Under Oregon law, a material breach of contract is one that “goes to the very substance of the contract and defeats the object of the parties entering into the contract.” Material breaches are important because a material breach excuses the other party’s performance. Thus, if the buyer fails, without excuse, to perform a promise that “goes to the very substance of the contract and defeats the object of the parties entering into the contract,” the seller can refuse to sell. Similarly, a material breach by the seller would excuse the buyer’s obligation to purchase.
Whether a particular breach is material is a question of fact and depends on the circumstances in which the breach takes place. This makes predicting whether a breach is material or not complicated and difficult. It is for that reason that real estate agents should never offer an opinion on whether some failure to perform is or isn’t a material breach.
Unfortunately, agents offer such opinions all the time. Worse, they often do so without understanding the difference between material and non-material breaches. Evidently, somewhere in the distant past some lawyer taught real estate agents that the buyer’s failure to perform strictly as required by the contract meant the buyer was “out of contract.” According to the myth thus created, being “out of contract” excused the other party’s obligation to perform.
There is no such thing as “out of contract” as far as the law of contracts is concerned. There is just breach. Thinking in “out of contract” terms can cause great harm if you believe “out of contract” automatically means material breach. That is not the case.
Real estate sale contracts contain dozens of promises. Few are material. That is the case because a real estate contract is performed over weeks or even months. A simple missed deadline (in circumstance where performance is not due for weeks or months) will not usually defeat the purpose of the contract. Take, for instance, the buyer’s promise to make the loan application within three days of acceptance. No reasonable person would believe that a delay of a few days in making a loan application “defeats the object of the parties entering into the contract.” It follows that the buyer’s breach of the promise to make application within three days would not be considered material unless application was so delayed as to actually affect the closing date.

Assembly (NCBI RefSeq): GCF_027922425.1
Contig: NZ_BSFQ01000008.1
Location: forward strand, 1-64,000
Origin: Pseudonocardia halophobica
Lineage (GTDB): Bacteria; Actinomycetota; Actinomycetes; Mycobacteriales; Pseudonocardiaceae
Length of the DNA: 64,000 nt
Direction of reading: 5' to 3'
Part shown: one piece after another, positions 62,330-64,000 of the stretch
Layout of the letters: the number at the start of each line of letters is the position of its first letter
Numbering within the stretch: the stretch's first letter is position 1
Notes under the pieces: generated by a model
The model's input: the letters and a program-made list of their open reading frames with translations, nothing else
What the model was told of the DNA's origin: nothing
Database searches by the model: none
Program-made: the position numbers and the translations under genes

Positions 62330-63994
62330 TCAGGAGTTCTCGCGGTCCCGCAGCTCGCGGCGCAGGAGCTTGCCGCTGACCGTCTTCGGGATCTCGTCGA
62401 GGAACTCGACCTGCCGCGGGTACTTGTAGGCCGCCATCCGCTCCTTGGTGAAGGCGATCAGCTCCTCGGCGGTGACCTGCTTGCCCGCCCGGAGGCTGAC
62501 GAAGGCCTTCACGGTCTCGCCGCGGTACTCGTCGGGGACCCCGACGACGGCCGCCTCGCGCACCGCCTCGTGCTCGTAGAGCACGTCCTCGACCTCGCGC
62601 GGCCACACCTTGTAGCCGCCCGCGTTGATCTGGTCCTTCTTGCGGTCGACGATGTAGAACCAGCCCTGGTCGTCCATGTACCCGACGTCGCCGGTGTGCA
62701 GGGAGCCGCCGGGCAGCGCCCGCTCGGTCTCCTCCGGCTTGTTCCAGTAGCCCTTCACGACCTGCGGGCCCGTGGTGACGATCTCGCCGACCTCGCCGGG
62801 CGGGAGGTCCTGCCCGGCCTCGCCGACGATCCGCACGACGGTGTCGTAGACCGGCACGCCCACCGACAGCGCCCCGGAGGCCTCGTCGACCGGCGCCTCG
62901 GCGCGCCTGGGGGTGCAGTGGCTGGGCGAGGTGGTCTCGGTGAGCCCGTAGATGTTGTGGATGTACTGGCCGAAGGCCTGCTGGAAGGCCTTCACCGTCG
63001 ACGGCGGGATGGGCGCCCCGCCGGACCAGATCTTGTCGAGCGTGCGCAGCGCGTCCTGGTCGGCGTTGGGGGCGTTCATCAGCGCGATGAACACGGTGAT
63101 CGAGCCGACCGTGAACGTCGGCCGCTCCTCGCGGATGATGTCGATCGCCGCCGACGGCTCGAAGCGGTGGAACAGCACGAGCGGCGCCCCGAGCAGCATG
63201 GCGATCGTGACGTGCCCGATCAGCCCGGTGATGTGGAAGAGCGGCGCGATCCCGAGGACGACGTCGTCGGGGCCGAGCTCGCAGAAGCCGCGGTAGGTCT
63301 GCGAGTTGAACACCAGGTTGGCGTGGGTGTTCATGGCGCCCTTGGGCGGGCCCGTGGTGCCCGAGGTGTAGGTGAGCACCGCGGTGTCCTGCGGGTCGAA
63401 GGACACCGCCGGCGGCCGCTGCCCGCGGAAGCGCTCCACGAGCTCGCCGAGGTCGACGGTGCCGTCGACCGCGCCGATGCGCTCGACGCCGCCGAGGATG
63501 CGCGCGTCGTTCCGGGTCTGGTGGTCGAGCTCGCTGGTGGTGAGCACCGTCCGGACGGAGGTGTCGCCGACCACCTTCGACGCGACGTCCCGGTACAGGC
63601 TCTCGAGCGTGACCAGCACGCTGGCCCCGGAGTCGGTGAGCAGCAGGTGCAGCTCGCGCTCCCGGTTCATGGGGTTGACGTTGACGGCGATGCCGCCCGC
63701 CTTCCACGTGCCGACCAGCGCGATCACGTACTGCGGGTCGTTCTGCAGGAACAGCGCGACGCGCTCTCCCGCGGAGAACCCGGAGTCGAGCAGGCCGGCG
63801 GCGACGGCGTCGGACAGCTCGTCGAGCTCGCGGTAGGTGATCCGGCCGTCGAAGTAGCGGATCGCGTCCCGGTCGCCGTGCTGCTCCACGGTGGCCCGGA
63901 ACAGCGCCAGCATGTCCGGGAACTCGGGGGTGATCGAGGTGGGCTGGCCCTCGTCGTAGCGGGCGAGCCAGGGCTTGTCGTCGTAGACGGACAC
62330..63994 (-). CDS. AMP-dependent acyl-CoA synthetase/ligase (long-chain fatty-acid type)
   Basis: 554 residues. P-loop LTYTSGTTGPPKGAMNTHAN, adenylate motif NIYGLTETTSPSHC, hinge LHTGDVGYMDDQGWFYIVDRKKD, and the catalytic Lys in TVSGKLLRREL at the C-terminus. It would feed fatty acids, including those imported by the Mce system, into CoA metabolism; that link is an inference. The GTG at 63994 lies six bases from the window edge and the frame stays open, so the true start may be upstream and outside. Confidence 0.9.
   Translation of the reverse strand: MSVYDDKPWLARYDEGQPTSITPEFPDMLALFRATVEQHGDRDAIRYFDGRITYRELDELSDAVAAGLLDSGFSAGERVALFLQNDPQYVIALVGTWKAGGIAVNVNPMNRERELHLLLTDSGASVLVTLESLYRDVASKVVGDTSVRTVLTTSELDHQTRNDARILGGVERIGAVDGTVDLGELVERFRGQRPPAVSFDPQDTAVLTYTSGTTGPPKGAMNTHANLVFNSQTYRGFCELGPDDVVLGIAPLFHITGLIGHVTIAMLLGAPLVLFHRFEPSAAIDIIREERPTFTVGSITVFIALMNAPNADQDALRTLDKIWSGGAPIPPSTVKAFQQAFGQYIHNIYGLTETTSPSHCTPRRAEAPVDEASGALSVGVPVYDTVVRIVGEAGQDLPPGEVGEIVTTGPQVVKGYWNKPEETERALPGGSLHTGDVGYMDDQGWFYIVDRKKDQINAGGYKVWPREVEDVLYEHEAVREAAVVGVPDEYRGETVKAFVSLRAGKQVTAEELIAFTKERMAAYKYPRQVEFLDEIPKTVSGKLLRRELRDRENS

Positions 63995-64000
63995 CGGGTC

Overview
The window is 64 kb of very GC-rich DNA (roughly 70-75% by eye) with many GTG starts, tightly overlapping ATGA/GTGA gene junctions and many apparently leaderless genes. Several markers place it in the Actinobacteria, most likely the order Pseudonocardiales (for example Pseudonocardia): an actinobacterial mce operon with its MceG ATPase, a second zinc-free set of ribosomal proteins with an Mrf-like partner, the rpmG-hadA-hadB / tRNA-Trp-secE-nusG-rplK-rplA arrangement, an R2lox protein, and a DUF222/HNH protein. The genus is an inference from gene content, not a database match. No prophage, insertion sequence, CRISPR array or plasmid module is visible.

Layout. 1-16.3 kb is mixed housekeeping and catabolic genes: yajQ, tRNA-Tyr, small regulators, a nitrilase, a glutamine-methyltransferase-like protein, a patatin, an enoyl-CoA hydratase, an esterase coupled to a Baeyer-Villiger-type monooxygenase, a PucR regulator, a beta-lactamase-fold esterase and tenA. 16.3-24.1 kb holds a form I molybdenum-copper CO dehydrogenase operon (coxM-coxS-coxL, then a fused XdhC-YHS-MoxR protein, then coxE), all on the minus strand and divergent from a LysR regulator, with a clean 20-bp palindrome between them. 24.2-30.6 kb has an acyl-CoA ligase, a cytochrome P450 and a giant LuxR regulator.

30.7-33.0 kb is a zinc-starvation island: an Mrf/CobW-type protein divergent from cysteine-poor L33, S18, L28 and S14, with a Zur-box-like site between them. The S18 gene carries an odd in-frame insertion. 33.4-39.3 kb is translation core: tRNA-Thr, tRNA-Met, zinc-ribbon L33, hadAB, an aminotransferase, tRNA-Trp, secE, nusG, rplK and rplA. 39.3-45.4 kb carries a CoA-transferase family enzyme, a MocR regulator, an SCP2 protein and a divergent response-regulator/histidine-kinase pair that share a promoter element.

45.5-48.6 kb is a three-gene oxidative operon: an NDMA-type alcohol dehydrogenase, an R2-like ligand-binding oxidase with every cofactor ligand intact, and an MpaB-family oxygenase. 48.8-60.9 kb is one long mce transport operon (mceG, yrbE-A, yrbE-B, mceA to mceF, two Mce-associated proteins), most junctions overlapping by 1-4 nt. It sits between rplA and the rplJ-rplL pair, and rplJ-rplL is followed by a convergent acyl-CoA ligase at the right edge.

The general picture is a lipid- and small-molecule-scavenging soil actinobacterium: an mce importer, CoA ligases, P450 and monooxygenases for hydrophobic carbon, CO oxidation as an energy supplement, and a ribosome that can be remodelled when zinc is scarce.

This result is often startling to real estate agents but it is the law. One of the consequences of the way the law treats breach is that form contracts often contain “time is of the essence” clauses. A “time is of the essence” clause is used to make a deadline material. As of January 2008, Oregon residential real estate forms make not only the closing date but all of the deadlines “of the essence.” Courts, however, are quick to find a “time is of the essence” clause waived if not enforced. Once waived, a deadline can be reinstated only by giving the other party notice and a reasonable time in which to perform.
All of this causes the more literal of agents to complain that deadlines don’t mean anything. That, however, is not the case. Courts are very interested in enforcing the intent of the parties as expressed in the contract. They are far less interested in technicalities or loopholes that one party might later try to use to “get out of the deal.” When parties enter into a contract for the sale and purchase of real property, their object is to transfer title, not assure every ancillary step required to accomplish that end. Courts will enforce the original intent to transfer unless something happens that defeats that purpose.
A real estate licensee should never counsel a client on how to get out of a contract or offer an opinion on whether a party has materially breached or the other party is entitled to terminate. Real estate licensees are employed to aid in performance, not to give advice on non-performance. When a client starts talking about non-performance of the contract in circumstances that raise issues of breach, it is time to advise the client to seek legal advice. Clients have to understand that there is no such thing as a weasel clause under Oregon law even if sometimes, like cheating on taxes, people do weasel out of contracts.
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